I knew it was fraught with danger but it had to be done. Yes, I went ahead and did it, and gave scissors to everyone of my Year 9 (14-year-old) pupils yesterday!
We are studying Steinbeck’s Of Mice and Men and the idea was that the pupils cut out key quotes from the novel (we’d worked out what they were the lesson before and I’d typed up their ideas) and then chose what would be the best quotes for their essay, which is about the ways in which Steinbeck presents women in the novel. The idea behind them cutting them out was that they could move the quotes around and put them in “rank order” with the most important first, and also match them with key points.
Yes, I know, you’re saying: what a complete waste of time! Why can’t they just write on the quotation sheet, annotating the quotes, labelling the ones that are the most important? I would have probably said this a year, but I went a very inspiring lecture given by a neuroscientist which really showed that when children work with their hands (including teenagers) they learn more because this is the way we evolved as a species. It appears that language and tool-making actually evolved together; in other words, our intelligence evolved exponentially when we started doing stuff with our hands.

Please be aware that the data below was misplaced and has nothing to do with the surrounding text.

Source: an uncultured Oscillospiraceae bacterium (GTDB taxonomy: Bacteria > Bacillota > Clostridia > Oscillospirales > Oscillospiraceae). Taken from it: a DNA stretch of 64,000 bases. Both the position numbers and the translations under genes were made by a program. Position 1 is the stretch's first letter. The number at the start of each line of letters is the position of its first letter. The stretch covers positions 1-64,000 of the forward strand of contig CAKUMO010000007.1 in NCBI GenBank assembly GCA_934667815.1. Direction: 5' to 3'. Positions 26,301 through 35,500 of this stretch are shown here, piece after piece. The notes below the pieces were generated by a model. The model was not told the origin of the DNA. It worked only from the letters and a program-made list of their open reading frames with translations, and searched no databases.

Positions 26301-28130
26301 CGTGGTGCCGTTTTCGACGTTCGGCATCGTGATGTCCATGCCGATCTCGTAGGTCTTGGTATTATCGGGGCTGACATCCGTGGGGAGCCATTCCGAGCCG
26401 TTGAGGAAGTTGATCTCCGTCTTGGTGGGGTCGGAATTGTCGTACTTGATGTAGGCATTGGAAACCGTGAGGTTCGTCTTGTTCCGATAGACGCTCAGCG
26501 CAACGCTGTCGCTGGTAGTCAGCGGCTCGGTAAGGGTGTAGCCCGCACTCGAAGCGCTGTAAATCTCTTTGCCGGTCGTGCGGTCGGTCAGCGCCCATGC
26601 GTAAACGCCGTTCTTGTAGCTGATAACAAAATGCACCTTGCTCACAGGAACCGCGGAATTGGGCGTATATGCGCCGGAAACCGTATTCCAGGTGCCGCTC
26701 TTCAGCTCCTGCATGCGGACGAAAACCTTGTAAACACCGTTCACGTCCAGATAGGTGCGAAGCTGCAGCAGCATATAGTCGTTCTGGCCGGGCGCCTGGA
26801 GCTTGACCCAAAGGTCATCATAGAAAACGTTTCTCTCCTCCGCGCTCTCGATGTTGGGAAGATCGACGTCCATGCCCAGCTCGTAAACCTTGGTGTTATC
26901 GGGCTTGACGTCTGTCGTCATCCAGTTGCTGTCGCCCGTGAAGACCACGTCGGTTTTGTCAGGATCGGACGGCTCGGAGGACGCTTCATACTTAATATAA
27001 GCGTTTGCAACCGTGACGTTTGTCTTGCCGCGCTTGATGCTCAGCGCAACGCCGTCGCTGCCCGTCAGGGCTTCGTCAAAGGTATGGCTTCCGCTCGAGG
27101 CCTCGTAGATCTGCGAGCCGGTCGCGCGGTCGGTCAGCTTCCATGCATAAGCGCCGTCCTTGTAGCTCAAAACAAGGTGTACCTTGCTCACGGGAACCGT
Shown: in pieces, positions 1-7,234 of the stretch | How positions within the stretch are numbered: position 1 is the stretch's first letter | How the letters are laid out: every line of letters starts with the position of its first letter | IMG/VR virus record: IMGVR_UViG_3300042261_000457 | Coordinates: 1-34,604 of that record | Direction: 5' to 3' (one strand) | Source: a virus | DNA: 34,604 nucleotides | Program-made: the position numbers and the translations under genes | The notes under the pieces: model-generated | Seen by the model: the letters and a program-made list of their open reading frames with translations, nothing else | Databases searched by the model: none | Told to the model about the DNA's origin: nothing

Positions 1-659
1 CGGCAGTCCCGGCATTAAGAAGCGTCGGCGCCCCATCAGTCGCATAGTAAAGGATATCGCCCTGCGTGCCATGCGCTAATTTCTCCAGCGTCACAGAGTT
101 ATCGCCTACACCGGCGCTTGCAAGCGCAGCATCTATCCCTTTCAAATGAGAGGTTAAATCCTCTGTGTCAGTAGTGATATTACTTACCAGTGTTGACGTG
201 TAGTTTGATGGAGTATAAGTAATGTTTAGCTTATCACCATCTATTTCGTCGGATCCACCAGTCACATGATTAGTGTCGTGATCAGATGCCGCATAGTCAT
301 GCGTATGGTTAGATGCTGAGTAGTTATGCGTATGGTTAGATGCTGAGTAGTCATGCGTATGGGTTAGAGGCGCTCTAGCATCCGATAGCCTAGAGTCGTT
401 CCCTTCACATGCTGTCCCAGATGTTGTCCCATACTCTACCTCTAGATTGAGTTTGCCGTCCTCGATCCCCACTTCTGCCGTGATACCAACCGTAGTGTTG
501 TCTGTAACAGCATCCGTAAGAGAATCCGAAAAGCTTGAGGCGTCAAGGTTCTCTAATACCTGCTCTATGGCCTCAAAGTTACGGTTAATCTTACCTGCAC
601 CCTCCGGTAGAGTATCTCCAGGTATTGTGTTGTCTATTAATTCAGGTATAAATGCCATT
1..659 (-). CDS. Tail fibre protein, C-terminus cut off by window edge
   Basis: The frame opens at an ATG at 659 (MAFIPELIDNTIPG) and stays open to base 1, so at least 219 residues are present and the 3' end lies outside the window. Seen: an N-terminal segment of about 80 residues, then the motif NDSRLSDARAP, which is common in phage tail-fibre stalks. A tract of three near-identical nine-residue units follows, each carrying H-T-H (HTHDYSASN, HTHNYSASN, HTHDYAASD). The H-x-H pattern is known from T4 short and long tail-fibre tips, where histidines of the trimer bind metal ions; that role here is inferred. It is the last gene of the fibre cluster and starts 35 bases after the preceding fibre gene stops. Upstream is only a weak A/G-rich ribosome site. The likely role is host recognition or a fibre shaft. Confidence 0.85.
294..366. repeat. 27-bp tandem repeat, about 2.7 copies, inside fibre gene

Hence, the scissors! The cutting out of the quotes caused a great deal of mess in my classroom, which some nice pupils — after being instructed quite forcefully by yours truly — cleared up, but the class enjoyed the session and did seem to have learned quite a bit about Steinbeck’s chronically sexist attitudes. (Classic quotes from the book: “I never seen no piece of jail bait worse than her.” “Well I think Curley’s married…a tart” and “Jesus, what a tramp.”)
And no one stabbed anyone else. Success!